Thursday, July 9, 2015

Review: In Midnight's Silence

Back in April I reviewed T. Frohock's Miserere, a fantastic portal fantasy combining magic, religion, betrayals and redemption. The author was here on Monday with a guest post on horror films, and I recently finished Frohock's latest, the excellent IN MIDNIGHT'S SILENCE, part 1 of Los Nefilim.

The novella follows Diago, the offspring of an angel and a daimon. He lives in Barcelona with his lover Miquel, trying to make a living as a musician and teacher, and staying out of the battles between angels and daimons. Soon, he discovers a son he never knew existed, Miquel is in danger, and he will have to risk everything to save both.

This is not an "angels are purely good" tale. While they do not crave the disorder that their counterparts feed on, they are not above sacrificing a child to ensure the greater good. Definitely "ends justify the means" characters here. I enjoyed this aspect not necessarily for the events in this particular novella, but in what is being set up for the next one.

There is magic in the music here, another facet I enjoyed. While we don't go into great detail on the magic system, it was explained enough and shown enough that it made sense. It is also set just before the second world war, a time ripe for conflict.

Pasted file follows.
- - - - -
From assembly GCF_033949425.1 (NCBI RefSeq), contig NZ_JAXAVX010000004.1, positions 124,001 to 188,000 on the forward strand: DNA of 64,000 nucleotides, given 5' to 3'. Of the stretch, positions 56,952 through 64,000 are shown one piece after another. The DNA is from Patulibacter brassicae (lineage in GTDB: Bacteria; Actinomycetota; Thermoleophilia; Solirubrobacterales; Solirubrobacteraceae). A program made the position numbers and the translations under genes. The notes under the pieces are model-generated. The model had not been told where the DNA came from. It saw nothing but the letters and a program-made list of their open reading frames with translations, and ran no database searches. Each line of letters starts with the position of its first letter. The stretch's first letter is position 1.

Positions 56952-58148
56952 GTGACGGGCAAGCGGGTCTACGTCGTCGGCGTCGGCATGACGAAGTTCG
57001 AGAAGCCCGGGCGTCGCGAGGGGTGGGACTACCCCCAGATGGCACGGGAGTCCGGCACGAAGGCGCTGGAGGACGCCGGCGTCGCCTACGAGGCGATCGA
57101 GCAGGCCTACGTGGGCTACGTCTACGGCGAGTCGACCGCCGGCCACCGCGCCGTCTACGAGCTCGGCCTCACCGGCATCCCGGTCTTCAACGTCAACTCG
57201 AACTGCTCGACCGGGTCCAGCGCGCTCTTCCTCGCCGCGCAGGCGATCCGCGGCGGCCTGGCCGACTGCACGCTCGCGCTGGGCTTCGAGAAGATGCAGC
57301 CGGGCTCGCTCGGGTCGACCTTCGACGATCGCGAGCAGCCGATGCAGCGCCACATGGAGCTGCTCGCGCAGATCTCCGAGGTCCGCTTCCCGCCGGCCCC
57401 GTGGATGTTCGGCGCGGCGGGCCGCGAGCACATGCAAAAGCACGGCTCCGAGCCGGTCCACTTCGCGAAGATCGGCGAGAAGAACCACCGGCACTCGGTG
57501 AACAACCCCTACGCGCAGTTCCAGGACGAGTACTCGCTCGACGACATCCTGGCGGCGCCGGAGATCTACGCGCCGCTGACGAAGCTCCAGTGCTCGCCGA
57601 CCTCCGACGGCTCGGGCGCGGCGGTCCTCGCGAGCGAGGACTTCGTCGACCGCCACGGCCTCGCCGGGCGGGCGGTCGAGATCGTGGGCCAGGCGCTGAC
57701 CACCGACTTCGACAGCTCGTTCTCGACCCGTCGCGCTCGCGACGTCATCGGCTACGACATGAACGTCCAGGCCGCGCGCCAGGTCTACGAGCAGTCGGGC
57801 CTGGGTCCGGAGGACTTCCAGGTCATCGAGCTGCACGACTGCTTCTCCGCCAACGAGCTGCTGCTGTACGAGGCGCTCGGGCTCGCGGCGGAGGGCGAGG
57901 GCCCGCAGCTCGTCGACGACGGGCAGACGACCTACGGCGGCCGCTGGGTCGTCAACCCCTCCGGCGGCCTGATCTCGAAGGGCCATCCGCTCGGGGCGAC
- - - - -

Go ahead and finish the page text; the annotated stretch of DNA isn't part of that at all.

The characters totally sealed the deal. Diago, just learning how to love again, thrown by the existence of a son, Raphael, he's never met, determined not to abandoned his child like Diago's father abandoned him. Diago was enchanted and raped by Raphael's mother, a fact that Diago has not completely come to terms with by the end of the story, but rather is a work in progress. Miquel, understandably surprised and hurt by the existence of a child conceived while they were a couple, is a source of support. I really loved their relationship. It was not perfect, and you could tell that they had put a lot of work into trusting each other. Raphael, Diago's son, is 6 years old and desperate to be loved and have a home. He is scared, but not completely helpless. The scenes between him, Diago and Miquel are tender and leave you with hope. It's a dangerous world they live in, though.

While it does not end on a cliffhanger, there is absolutely more to the story. Fantastic characters, an interesting world, lots of danger, I will be ready for the next Los Nefilim novella.

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Monday, July 6, 2015

Guest Post: Dive into Horror with T. Frohock